8 34 Electronic Antiquity 13.1 Demosthenes, like Isocrates, frequently refers to goneis without indicating exactly what he means by the word. 17 Such indications do, however, occur in (praise of the Persian-War generation, who considered themselves born not of a particular father and mother but with the patris as a whole as their goneis) (paides and their goneis), & 39 (the same), & 70 (in context, Euxitheos goneis are his parents Thoukritos and Nikarete). The Amphictionic curses in Aeschines include one wishing that the womenfolk of the Kirrhaians and Kragalidai will give birth to monsters, not tekna who resemble their goneis. Finally I note the artful use of the term goneis in Lycurgus, Against Leokrates. First, in 15, the Athenians are described as a people set apart from the common run of humanity by behaving piously towards their gods, reverently towards their goneis, and zealously towards their country (tù pròj te to j qeo j eùsebîj ka prõj to j gon aj siwj ka prõj t n patr da filot mwj cein). That this means or could, at least, mean parents seems confirmed when the topic returns at 94: the gods are said there to preside over all human affairs, particularly piety towards one s goneis and the dead and the gods themselves; then illustrate this with a story about an eruption of Mt Etna which was survived by one man carrying his elderly father but which killed those who had abandoned their own goneis, just like Leokrates himself who abandoned his goneis to the enemy and denied the dead their customary observances. His (unnamed) father, we learn in 136-7, was dead by the time of the trial. Whether he had still been alive seven years earlier is left obscure amidst the outrage Lycurgus wishes to whip up about Leokrates having abandoned the bronze statue of his father in the precinct of Zeus Soter; but in any event, after the confusion deliberately sown by 144 (which tries to extend the scope of Leokrates crimes to the older generation as a whole, tîn presbut rwn sc. lik a) declares the defendant guilty of maltreatment of tokeis (sic) 19 by effacing their memorials and depriving them of the customary 17 So 14.32; 25.24, 65 (where father and mother may be only a subset of goneis), 66; 36.47; 60.16, 29, 32; and cf. Letters 3.45, For this passage see section 3.4 at e , 94, 96 and 97 have used the word goneis; but since tokeis invariably means parents its use here, with specific reference to Athenian legal procedure, is highly significant. See further, Appendix.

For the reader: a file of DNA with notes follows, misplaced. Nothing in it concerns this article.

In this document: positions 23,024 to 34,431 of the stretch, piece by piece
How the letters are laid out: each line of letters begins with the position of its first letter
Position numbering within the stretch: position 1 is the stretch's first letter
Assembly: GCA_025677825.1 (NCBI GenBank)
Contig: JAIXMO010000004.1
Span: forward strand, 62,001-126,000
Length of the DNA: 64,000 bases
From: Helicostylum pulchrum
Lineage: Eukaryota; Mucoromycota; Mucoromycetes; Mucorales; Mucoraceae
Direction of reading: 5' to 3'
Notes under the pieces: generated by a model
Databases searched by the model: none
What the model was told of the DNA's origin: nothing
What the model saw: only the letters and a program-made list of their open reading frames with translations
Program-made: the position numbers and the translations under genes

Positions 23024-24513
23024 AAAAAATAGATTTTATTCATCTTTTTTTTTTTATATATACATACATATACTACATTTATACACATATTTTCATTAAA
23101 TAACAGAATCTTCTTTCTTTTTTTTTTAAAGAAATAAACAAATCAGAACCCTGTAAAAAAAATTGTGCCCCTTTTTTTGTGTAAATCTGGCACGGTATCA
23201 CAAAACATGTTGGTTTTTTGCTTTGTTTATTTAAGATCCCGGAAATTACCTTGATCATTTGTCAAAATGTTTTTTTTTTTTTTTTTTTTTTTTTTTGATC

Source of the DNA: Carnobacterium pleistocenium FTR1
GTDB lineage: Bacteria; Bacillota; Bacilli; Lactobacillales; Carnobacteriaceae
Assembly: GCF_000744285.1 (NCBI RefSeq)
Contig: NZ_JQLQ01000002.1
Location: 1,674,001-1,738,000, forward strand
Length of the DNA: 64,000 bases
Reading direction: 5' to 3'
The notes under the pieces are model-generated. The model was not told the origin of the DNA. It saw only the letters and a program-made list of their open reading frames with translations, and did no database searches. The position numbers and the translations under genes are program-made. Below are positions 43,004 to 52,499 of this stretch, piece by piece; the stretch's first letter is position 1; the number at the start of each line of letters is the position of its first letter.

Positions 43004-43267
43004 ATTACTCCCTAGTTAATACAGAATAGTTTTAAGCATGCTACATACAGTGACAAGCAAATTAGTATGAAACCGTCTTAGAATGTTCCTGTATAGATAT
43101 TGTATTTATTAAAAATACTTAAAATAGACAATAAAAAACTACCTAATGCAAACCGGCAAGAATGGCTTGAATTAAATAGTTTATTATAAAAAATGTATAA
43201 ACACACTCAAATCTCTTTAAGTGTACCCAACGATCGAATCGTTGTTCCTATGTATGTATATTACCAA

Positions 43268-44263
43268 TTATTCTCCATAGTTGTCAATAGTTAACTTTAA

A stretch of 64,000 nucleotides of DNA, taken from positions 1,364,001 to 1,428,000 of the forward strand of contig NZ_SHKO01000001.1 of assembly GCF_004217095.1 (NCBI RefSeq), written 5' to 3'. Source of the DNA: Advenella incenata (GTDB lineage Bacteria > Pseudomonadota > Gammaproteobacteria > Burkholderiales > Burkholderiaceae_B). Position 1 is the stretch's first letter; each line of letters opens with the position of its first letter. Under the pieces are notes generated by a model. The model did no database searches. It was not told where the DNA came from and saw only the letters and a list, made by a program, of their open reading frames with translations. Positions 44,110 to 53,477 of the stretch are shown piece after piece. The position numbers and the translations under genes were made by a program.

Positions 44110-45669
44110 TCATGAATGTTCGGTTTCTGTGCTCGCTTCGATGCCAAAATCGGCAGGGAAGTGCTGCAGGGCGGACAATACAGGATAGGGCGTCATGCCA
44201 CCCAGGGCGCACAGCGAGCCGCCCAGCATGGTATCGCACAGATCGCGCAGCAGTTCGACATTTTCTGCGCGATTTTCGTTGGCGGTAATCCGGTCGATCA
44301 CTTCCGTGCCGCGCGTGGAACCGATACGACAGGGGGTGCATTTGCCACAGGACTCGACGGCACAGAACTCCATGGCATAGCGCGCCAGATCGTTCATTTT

9 Whitehead Goneis 35 observances a ringing phrase which may simply be a pluralis magnificentiae XENOPHON. Pride of place here must go to Memorabilia 2.2, which one scholar has cited for its insights into the moral obligations underlying Attic law. 21 It opens (2.2.1) with Sokrates noticing that his own son Lamprokles was behaving discourteously (calepa nonta) towards his mother, Sokrates wife Xanthippe (here unnamed). This prompts, from onwards, what amounts to a sermon on the obligations owed by paides to their goneis; these two words and their cognates (e.g. paidopoie sqai) and synonyms (e.g. t kna) proliferate in what follows, together with further mentions of Lamprokles mother and the duty he owes her. By the time the section ends, at , an equivalence between goneis and parents has been reinforced in every possible way. And the importance of this is of particular note in relation to , where law is brought into the picture. If a man does not take care of his goneis, the polis Athens, in this context renders him liable to prosecution and rejects him as a potential office-holder (œ n d tij gon aj m qerapeúv, toútj d khn te œpit qhsi (sc. pòlij) ka podokim zousa oùk œ rcein toàton); furthermore, anyone failing to tend the graves of goneis is found out in pre-office scrutiny for archons (ka n Dia œ n tij tîn gon wn teleuths ntwn to j t fouj m kosmí, ka taàta œxet zei pòlij œn ta j tîn rcòntwn dokimas aij). The topic of goneis re-surfaces later in the same work, at , where Sokrates is debating with the sophist Hippias of Elis. First, in , goneis stand first in an exemplary list of six categories of people who receive their just deserts (t d kaia) via law(s). The perspective from onwards has been a general one, not confined to Athens (in fact Sparta is the only city named: ), and still refers to the honouring of goneis as a universal custom (pantacoà nom zetai). Immediately thereafter, however, the focus shifts to the undesirability of sexual relations between goneis and their paides. For this subject see also Lac.Pol ( p cesqai...gòne j pa dwn), and for more innocent 20 Compare e.g. mnhme a in Isaeus 7.40 and Øpomnˇmata in [Demosthenes] 12.4, in reference, respectively, to a single tripod and statue. 21 Morrow (1960) 467 n.222.